1. e) The development rights of the land entitle the developer to enter

the land, develop the land, obtain license for land conversion /

development, sell the units of the projects and enter into flat buyer’s

agreement with the buyers.


What are Development Rights?


Development right is fundamentally a right to develop the land for

agricultural, residential or commercial use. Several rights one may

identify with land are development rights, possession right,

cultivation right etc.


By transferring the development rights it shall not result into

transfer of ownership of the land but only the aspectual right to

develop the land.


How was the Taxability prior to 1st July, 2014 {Prior to

Negative List Regime}?


Prior to negative list regime a service was liable to service tax only if

it was covered in the specified set of services on which service tax

was applicable. Out of several services related to real estate industry

including commercial construction, real estate agent or preferential


location services the said activity of transfer of development rights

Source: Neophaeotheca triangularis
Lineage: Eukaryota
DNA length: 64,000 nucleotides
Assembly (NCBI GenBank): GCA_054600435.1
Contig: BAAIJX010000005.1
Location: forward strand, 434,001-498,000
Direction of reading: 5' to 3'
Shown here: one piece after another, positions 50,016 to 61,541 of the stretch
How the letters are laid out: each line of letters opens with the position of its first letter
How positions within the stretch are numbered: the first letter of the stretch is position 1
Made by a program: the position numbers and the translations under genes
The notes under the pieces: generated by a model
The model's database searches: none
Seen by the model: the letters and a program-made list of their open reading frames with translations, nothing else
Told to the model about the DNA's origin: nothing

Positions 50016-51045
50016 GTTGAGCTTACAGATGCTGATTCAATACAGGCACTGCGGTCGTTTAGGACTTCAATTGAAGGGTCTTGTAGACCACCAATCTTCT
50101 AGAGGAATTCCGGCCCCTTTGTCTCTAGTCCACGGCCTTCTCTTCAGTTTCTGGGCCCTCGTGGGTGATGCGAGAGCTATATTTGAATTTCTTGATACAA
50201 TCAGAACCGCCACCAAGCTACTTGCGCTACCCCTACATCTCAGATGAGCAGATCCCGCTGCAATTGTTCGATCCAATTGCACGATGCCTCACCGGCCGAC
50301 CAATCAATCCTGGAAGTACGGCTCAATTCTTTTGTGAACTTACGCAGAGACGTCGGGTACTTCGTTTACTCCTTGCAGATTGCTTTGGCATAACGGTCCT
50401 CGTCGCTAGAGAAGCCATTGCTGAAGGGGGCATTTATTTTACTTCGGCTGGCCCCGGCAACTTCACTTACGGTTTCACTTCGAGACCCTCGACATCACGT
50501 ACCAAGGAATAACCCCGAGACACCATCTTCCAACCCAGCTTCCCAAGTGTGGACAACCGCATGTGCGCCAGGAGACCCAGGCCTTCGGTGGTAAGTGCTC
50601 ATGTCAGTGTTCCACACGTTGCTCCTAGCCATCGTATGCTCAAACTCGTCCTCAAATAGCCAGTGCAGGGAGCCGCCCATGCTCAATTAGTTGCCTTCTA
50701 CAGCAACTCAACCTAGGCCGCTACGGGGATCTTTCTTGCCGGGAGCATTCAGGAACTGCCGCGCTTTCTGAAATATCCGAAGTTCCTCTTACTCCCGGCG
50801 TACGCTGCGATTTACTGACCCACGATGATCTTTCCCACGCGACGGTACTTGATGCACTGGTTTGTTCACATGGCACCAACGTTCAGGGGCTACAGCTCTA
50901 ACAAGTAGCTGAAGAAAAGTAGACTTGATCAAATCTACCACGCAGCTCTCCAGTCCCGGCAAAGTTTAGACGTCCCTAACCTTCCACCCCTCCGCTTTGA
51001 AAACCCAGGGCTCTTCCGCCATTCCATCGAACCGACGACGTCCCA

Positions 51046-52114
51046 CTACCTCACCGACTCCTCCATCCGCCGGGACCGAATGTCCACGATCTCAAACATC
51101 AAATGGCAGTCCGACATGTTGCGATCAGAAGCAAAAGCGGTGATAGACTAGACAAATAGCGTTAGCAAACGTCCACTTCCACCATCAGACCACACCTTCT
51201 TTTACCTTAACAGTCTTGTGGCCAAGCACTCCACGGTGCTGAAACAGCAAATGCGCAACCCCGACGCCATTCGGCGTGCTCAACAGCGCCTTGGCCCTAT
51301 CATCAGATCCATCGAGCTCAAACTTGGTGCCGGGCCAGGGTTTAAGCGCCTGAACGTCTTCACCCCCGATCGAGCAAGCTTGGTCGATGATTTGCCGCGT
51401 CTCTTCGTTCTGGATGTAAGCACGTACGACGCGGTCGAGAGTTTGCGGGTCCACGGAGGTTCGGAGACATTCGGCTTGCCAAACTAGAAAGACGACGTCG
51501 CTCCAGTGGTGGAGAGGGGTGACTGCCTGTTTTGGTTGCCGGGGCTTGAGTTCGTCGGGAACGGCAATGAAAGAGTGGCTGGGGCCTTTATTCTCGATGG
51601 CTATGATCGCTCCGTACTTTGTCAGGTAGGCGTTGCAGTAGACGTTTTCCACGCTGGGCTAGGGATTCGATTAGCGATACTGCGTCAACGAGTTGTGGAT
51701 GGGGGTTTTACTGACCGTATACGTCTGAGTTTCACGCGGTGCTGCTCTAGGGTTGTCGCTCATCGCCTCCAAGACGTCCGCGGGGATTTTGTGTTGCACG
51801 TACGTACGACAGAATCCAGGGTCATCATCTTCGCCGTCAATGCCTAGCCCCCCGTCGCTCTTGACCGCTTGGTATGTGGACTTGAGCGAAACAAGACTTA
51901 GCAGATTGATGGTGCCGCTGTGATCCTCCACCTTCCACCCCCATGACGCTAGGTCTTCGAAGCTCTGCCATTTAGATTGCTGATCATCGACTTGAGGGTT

find nearest taxability contentions in ‘Renting of Immovable

Property”. Whether it was taxable under this category or not follows

in this discussion.

As per section 65(105)(zzzz),

‘Any services provided or to be provided to any person, by any other

person, by renting of immovable property or any other service in

relation to such renting, for use in the course of or, for furtherance

of, business or commerce’

Where “Immovable property” includes—

(i) building and part of a building, and the land appurtenant thereto;

(ii) land incidental to the use of such building or part of a building;

(iii) the common or shared areas and facilities relating thereto; and